Fewer RIAs switching to state regulation

Strong 1Q makes it easier to reach $90M threshold and remain with SEC

Apr 15, 2012 @ 12:01 am

By Dan Jamieson

The market's strength last quarter turned out to be a godsend for investment advisory firms struggling to meet the $90 million asset threshold for remaining registered with the Securities and Exchange Commission.

The S&P 500's 12% rise in the quarter coincided perfectly with a March 30 deadline for filing updated ADV forms and meeting the SEC minimum under the Dodd-Frank Act — $100 million, less a $10 million buffer — to stay under the regulatory um-brella of the commission.

As a result of the rally, it looks as if fewer advisory firms than expected will be making the switch to state registration.

By April 5, 1,914 advisory firms had indicated on their updated forms that they were no longer eligible to register with the SEC, according to commission spokes-man John Nester. That is well under the estimated 3,200 that regulators expected would be making the switch.

But observers noted that the final number of financial advisers who may have to register with the states could be higher. These borderline advisers are due to complete that process by June 28, the date by which the switch-overs must take place.

“Some advisers just haven't filed the annual [ADV] amendment on time” to meet the March 30 deadline, said Daniel Bernstein, director of research and development at MarketCounsel LLC, a compliance consultant. “That could be in the hundreds” of advisory firms, he said.

Some of those tardy filers will be firms that will be switching regulators, Mr. Bernstein said.

And some advisers had already moved to state registration and pulled their SEC registrations, and thus were not counted in the latest tally, observers said.

But clearly, strong markets helped quite a few advisers meet the SEC minimum, bolstering efforts by advisers themselves to boost assets.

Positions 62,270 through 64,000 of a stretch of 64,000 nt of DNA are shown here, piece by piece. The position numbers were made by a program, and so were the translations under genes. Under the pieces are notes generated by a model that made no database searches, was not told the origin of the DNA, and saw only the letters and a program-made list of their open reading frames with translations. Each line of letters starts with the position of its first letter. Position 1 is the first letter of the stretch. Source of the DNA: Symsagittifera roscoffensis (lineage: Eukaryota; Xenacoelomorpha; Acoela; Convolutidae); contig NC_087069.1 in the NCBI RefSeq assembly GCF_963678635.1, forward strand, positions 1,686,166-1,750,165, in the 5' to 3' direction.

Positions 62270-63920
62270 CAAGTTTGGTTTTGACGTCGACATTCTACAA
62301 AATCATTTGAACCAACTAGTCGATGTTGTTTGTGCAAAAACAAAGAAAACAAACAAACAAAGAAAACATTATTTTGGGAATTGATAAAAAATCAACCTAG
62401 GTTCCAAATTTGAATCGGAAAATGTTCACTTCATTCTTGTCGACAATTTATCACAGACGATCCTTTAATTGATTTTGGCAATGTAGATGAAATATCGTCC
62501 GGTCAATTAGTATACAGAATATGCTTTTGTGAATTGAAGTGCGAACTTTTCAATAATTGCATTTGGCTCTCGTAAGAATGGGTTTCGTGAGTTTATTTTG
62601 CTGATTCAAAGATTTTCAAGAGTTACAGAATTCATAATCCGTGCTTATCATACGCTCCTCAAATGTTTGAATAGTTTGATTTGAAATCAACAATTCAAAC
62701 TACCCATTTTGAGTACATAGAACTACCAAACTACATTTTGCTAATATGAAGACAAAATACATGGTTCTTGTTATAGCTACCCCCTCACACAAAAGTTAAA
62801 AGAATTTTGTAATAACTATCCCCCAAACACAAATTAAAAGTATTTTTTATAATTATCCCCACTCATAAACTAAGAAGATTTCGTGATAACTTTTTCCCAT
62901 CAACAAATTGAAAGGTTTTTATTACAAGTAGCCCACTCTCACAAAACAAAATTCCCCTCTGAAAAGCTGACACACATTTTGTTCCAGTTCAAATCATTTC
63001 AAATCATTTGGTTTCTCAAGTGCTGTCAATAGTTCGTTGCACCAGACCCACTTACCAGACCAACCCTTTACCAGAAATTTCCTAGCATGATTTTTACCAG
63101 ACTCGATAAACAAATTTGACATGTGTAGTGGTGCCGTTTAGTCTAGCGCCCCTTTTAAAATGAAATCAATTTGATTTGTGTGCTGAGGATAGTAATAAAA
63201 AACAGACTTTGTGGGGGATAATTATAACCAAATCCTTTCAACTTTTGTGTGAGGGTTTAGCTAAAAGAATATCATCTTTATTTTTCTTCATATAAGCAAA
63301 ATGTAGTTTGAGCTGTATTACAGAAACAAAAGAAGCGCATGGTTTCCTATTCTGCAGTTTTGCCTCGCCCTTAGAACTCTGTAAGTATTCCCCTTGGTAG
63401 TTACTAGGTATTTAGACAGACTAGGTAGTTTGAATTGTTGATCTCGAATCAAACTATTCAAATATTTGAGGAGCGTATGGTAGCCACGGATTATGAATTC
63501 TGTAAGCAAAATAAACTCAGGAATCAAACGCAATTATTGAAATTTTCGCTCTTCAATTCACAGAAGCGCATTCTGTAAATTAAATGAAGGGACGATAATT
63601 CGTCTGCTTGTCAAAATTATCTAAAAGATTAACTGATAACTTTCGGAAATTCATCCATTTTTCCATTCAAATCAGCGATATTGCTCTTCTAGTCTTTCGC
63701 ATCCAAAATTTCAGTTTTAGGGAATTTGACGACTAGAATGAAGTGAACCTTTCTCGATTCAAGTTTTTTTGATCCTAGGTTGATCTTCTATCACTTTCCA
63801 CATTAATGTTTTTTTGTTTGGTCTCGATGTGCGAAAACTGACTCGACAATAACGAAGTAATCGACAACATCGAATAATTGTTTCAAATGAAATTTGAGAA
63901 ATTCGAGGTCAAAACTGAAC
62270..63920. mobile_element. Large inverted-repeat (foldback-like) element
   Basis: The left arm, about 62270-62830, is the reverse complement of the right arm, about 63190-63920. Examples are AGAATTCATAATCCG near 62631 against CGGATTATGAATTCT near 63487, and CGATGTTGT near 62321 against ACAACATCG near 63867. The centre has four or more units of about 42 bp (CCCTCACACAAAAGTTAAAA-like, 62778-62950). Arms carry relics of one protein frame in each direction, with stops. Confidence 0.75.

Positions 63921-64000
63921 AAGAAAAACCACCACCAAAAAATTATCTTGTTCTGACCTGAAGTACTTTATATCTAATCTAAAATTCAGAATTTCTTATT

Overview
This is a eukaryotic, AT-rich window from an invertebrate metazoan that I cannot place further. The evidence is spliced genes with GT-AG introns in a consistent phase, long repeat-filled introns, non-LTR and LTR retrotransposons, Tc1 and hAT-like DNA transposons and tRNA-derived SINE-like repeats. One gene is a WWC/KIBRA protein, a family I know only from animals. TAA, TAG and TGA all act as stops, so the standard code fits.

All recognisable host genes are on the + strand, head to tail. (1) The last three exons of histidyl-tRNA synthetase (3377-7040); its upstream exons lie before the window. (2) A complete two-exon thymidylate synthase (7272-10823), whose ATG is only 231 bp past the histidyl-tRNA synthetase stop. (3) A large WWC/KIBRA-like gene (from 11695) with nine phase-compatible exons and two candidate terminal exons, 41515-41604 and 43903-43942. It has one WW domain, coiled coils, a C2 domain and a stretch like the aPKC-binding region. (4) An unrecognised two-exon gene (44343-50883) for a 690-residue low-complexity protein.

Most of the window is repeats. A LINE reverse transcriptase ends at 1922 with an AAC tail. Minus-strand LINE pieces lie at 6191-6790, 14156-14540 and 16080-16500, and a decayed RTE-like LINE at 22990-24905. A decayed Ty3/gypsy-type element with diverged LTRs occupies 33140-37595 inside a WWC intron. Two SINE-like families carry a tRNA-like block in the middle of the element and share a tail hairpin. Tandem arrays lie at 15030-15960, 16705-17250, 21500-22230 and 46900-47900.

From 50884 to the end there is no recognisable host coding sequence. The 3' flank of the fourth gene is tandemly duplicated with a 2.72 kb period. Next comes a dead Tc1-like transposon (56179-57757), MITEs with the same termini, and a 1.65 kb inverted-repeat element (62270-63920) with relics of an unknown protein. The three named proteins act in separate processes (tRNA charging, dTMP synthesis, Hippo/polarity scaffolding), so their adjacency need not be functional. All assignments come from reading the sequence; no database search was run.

“Some [advisers] worked on really building their businesses up, and the markets definitely helped,” said Cindi Hill, founder of Hill Compliance Advisors, a consultant.

“I had three [adviser firm] clients I thought would have made the switch. None did,” she said. “They made a concerted effort to make the $90 million number.”

“The markets are up pretty significantly from when these [SEC switch] rules went into place,” Mr. Bernstein said. “And more advisers have been aggressively pursuing assets.”

Almost uniformly, advisers registered with the SEC wanted to remain with the commission, observers said. Advisers want to avoid registering in multiple state jurisdictions, many of which have differing regulatory requirements.

WJM Financial LLC, an advisory firm, made the threshold by reaching $95 million in assets, partly because of the bull market but mostly by making sure to retain clients and get referrals, said Jean Fullerton, a partner at the Bedford, N.H., firm.

In addition, “having that [$10 million] buffer was a big deal for us,” she said, referring to the leeway the SEC gave to advisers already registered with the commission. The buffer allowed firms such as hers to stay with the SEC with slightly less than $100 million in assets.

Liberal rules for counting assets also helped.

Advisers could look back 90 days prior to filing their updated ADV and pick the day from which to calculate the market value of their assets. As the bull market powered onward last quarter, some “took the bid” once they reached the needed threshold.

WAYS TO MAKE THE CUT

Mr. Bernstein had one client who reached $91 million on a particular day during the quarter.

“When we had enough, we took it,” Mr. Bernstein said.

The SEC also let advisers count the full value of a margin account, without subtracting margin debt, Ms. Hill said.

And smaller advisers were helped by being able to include personal assets and non-fee assets handled for family and friends as part of their regulatory assets under management, said Peter Mafteiu, principal of Sound Compliance Services LLC, a consulting firm.

Advisers also changed contracts with subadvisers, giving them the power to hire and fire managers to whom they referred clients.

That way, subadvised assets could be counted toward the regulatory minimum, Mr. Bernstein said.

“When clients were close [to the minimum], we went through the regulatory definitions step by step” to find extra assets to count, Ms. Hill said.

djamieson@investmentnews.com

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